“If you know you’re doing a big fight with Michelle Yeoh, that’s about as good as it gets,” Isaacs said. “That’s like dueting on stage with Stevie Wonder or something. However, when you start rehearsing things, you realize why she’s Michelle Yeoh. She can move 20 times quicker than my eye can focus, and I’m meant to look like I’m keeping up with her. So I’m begging her to slow down all the time.”

In addition, that fight training means that “[Yeoh] can make the lightest contact in the world and make it look like she’s hammering you. Me … I’m actually grabbing her arms and banging into her and bruising her terribly. So I’m feeling like a clumsy, drunken hippo fighting her, but I’m still getting to do a fight scene with Michelle Yeoh, which is great.”

Isaacs also noted that “Sonequa [Martin-Green] is a surprise. I’d never seen her do action before, and… One of the many reasons they chose her for ‘Star Trek’ is she moves like a warrior. The girl has such clean, focused shots. Fabulous moves.”

While Lorca’s situation in Season 1 is pretty well set, Isaacs said that “Season 2 is not scheduled. They’re writing it now. So who knows what they’ll come up with? If they come up with something that’s great for me, and I’m interested in doing it and they’re interested in it, then I’ll always have discussions, because I liked everybody so much and I had such a good time.”

That said, Isaacs didn’t take the role of Lorca because he was interested in a long-term gig, but because of the role itself. And if another version of Lorca (perhaps the Prime Universe version?) were to be revealed, he’s not sure it would be as meaty. “I took it because it was a great acting part, and it was a great acting part, partly, because you had these fabulous secrets and you had two or three things going on in every moment. And I don’t know that Prime Lorca would be as interesting a guy.”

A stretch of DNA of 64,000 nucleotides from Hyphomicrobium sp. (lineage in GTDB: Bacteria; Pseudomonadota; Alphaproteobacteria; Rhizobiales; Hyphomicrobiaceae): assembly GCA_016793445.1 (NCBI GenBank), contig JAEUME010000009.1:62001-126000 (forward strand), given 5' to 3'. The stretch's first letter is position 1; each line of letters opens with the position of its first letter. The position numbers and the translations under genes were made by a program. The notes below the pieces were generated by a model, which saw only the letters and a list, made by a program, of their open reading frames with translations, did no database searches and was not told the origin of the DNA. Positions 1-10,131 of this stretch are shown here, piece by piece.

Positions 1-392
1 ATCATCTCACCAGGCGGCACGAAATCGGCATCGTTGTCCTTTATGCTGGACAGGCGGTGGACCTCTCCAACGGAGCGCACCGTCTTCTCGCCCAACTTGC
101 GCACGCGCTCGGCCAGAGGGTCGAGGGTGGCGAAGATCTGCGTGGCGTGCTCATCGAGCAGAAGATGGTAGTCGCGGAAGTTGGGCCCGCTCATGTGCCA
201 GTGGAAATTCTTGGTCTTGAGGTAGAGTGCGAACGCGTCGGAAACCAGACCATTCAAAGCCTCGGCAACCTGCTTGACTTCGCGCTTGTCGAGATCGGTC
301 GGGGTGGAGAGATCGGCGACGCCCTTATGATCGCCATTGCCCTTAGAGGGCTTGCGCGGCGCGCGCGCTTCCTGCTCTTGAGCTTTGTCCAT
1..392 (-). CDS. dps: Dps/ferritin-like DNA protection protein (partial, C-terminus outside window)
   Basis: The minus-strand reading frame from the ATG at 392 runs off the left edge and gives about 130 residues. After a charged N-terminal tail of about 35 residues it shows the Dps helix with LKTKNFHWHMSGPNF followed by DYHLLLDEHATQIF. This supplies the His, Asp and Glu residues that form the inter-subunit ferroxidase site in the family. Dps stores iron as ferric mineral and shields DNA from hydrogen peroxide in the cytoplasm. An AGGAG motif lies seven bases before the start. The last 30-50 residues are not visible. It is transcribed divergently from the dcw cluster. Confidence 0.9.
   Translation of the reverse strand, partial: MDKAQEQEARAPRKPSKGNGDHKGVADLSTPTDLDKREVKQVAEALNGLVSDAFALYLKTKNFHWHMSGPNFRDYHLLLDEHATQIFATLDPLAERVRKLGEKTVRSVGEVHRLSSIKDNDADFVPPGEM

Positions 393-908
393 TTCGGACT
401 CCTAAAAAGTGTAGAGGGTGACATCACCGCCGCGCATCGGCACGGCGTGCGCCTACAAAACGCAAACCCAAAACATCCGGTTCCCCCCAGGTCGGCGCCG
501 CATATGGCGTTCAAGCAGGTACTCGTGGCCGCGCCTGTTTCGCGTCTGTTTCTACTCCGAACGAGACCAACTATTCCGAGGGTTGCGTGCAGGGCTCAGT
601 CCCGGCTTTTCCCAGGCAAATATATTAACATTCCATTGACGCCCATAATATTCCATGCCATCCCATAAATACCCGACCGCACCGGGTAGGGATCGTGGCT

Though, there is a philosophical angle to the question, as Isaacs observed:  “There probably isn’t that much that separates anybody from the Mirror version of themselves. It’s just a question of how tolerant you are and how selfish you are and how open-minded you are. That’s the Mirror world we painted.”

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It speaks to his general approach towards creating characters who might not be considered all that likable, as he’s done for decades. “As someone who’s played a lot of antagonists, [what I’ve learned] is that everybody always thinks that they’re right. Racists, eugenicists, homophobes, misogynists… They think they’re right. They think other people have an unrealistic and sentimental view of the world and they’re the only people that see the truth, and Lorca is a guy who thinks this is the way this universe needs to be run. There was a time when it was better,” he said. “I think what happens is there’s a recognizable human being in there, and within those confines you can also have friends and you can have anomalies and contradictions and you can be sensitive to other people’s feelings.”

In the end, even if Isaacs never comes back to “Star Trek,” he’s happy that the secret of Lorca’s true nature managed to be maintained, because “that’s the fun in telling a story.”

Plus, it addressed a complaint that’d been circulating around the character of Lorca from the beginning, albeit in an unexpected way. “I like the fact that so many of the ‘Trek’ fans I respect enormously were complaining that he really was not Federation material,” he said. “And, guess what? They were right. But for the wrong reasons.”

New episodes of “Star Trek: Discovery” stream Sundays at 8:30 p.m. on CBS All Access.